ARLINGTON, Texas -- Notes and quotes from the Final Four:

Really? A No. 7 seed vs. a No. 8 seed for the national championship game?

But logic ceased in this NCAA tournament a long time ago. And so, the fitting ending to a slightly mad month.

MARCH MADNESS
Galleries from each of the games
Lopresti: UConn takes Napier's lead to national title
Kroll: Deficit too much for Kentucky against UConn
Bauernfeind: Kentucky players credit UConn guards
Collins: Toughness leads to another title for Huskies
Kroll: Calipari has run up against Connecticut before
Lopresti: UConn's run to title game reflection of its coach
Lopresti: Championship game numbers and words
Kroll: Kentucky lives by the freshmen -- again
Lopresti: UConn drawing comparisions to 2011 champs
Lopresti: Notes: UConn, UK is a match with many angles
Bauernfeind: Kentucky's inside game the difference
Collins: Ollie's leadership keeps UConn run alive
Lopresti: Napier's and Wilbekin's stories meet in Final Four
Lopresti: Notes: Times have changed since 1986
Kroll: Kaminsky grows into bigger role for Wisconsin
Kroll: AT&T Stadium is an un-really big deal
Lopresti: Even for Kentucky, it's no easy street
Lopresti: Notes: UConn's Ollie eyes title in first Final Four
Lopresti: Kentucky's Randle has private cheering section
Lopresti: Top tourney day in history of Final Four teams
Lopresti: Meet the battle-tested final foursome
2014 DI Men's Basketball Tournament Stats
Brackets: Interactive Printable
Selections: East  Midwest  South  West
• Analyze Final Four: UPS Team Performance Index
• Vote Now: Degree Clash of the Underdogs
• Vote Now: 2014 Naismith Trophy presented by AT&T
Inside Look: NCAA Courtside presented by AT&T
Connecticut vs. Kentucky is a match with many angles.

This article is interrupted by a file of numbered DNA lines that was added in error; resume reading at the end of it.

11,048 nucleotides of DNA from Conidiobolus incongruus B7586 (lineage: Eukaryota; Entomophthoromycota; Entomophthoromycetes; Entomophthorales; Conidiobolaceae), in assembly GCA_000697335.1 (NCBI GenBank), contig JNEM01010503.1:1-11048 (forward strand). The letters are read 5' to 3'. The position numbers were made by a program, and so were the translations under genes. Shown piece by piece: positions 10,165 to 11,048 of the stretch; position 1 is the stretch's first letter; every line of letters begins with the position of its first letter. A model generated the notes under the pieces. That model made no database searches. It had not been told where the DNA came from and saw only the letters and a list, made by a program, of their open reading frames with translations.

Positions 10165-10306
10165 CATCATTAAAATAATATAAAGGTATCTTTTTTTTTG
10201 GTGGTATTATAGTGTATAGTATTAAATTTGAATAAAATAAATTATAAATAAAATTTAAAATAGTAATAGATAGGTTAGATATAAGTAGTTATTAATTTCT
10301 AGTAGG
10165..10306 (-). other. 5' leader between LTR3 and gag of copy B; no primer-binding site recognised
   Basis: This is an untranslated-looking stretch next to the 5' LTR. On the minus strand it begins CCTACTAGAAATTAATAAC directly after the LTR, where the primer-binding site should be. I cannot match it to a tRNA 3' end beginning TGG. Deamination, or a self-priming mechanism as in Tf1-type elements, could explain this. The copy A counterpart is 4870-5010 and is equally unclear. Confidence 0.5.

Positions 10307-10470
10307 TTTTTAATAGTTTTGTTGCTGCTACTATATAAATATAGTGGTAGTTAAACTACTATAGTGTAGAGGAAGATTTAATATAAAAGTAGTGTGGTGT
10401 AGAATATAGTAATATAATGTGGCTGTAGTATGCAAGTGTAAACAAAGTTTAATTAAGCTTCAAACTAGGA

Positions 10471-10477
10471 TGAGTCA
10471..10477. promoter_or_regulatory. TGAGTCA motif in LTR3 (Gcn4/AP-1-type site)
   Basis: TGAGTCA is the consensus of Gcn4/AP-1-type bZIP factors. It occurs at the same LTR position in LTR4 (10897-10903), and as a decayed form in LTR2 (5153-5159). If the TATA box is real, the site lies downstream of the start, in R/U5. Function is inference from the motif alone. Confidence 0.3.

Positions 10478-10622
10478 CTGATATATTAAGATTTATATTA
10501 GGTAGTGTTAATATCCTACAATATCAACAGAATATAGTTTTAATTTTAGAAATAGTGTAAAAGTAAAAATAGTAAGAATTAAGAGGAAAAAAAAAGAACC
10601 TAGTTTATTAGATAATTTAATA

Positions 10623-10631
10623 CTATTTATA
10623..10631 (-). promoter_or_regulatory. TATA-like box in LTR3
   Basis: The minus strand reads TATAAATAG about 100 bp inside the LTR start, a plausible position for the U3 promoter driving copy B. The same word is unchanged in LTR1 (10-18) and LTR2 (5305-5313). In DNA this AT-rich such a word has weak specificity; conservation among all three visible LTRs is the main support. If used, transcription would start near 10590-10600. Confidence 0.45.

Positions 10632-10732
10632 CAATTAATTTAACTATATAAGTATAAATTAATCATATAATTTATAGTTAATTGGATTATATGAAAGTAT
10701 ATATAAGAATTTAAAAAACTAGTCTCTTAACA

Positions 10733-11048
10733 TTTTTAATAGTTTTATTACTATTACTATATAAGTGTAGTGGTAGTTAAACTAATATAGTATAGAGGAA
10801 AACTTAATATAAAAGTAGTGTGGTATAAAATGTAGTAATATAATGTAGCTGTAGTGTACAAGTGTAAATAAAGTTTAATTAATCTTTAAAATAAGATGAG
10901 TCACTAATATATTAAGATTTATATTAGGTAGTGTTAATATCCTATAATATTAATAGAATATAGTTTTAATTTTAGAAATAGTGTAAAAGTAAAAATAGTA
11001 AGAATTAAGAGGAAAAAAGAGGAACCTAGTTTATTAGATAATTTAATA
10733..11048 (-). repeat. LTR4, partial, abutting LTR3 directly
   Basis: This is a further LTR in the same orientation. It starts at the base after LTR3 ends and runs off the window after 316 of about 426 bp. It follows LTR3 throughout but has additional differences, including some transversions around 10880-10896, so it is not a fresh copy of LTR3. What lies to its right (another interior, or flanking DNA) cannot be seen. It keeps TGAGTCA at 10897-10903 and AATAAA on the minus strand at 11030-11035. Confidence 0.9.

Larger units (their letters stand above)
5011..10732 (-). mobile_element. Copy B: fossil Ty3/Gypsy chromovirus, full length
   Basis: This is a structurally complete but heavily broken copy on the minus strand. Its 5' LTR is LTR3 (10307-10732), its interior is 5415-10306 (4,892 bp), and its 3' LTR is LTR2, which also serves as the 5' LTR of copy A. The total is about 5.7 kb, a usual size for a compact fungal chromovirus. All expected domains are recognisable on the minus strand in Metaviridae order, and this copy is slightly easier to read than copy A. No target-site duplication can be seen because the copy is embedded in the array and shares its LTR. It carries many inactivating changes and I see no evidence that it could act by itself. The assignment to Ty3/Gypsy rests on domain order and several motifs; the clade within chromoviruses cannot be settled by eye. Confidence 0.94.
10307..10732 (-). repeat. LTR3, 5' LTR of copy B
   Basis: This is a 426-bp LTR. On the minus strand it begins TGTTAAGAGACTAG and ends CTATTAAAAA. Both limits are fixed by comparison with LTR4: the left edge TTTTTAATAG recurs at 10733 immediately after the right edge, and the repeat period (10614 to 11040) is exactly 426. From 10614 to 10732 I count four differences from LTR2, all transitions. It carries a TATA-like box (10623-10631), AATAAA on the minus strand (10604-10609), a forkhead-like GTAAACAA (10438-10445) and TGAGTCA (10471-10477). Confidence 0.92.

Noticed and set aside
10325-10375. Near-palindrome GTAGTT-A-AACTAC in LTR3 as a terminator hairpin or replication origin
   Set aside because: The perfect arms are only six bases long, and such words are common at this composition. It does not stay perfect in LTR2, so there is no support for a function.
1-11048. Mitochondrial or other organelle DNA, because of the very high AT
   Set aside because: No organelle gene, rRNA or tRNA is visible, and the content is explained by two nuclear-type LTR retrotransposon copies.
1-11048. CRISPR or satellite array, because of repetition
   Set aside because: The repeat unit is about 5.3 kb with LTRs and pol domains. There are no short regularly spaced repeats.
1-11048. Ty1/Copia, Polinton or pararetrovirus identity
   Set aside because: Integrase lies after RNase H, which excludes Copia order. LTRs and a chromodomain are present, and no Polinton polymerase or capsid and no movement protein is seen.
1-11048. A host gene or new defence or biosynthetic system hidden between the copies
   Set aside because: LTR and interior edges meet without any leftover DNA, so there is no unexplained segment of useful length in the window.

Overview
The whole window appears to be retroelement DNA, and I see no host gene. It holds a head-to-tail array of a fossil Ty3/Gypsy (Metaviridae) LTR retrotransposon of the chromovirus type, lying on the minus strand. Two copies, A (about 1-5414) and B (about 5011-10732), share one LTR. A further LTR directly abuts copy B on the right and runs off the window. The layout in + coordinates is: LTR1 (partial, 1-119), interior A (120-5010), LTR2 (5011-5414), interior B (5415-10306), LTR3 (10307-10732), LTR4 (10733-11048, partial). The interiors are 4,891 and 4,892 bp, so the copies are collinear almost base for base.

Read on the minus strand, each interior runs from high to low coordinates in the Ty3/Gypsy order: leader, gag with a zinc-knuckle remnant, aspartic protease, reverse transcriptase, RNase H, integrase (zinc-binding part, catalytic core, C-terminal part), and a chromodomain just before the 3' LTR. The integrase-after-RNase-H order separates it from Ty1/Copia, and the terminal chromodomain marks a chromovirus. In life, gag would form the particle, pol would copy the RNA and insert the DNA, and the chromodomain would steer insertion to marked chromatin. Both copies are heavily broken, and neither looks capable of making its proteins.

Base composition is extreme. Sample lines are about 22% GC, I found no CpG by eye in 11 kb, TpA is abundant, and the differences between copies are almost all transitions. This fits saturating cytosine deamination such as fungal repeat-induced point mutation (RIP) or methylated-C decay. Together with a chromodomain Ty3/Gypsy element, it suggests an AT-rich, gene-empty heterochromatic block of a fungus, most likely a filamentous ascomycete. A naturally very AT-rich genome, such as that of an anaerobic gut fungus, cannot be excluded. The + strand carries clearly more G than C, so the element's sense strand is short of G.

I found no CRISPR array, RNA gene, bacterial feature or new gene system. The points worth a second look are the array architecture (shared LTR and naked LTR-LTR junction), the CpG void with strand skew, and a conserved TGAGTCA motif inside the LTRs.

It is -- at No. 7 Connecticut vs. No. 8 Kentucky -- easily the lowest seeded title pairing ever. Not many would have expected the Huskies to be there as a No. 7. Fewer still would have predicted they'd be wearing their white uniforms as the higher seeded team.

It is the first championship game since 1966 that neither team was in the NCAA Tournament the previous year.

It is a rematch of the 2011 Final Four, when Connecticut edged Kentucky 56-55. The Huskies guard who went 1-for-7 with three turnovers in that game? Shabazz Napier. --

Kentucky's tournament run has turned into a fairy tale, with Aaron Harrison the wizard. In three consecutive games, he has delivered game-winning 3-pointers with 39 seconds left against Louisville, 2.3 seconds left against Michigan and 5.7 seconds left against Wisconsin. Prior to those daggers, he was 7-for-26 shooting in those games.

He has left his victims impressed.

"He's got that clutch gene," Wisconsin's Sam Dekker said.

Harrison's response: "I don't know about the clutch gene thing. I just like winning.

"You can't be scared to miss. You want to be the guy that wants to take the big shot."

Badgers head coach Bo Ryan: "Wanting it and doing something about it are two different things. He's done something about it, so you've got to give him credit."

Kentucky has its last four tournament games by a combined 11 points against Wichita State, Louisville, Michigan and Wisconsin -- four teams who were a combined 124-20 before playing the Wildcats. This was the fourth game in a row they either were tied or trailed at halftime.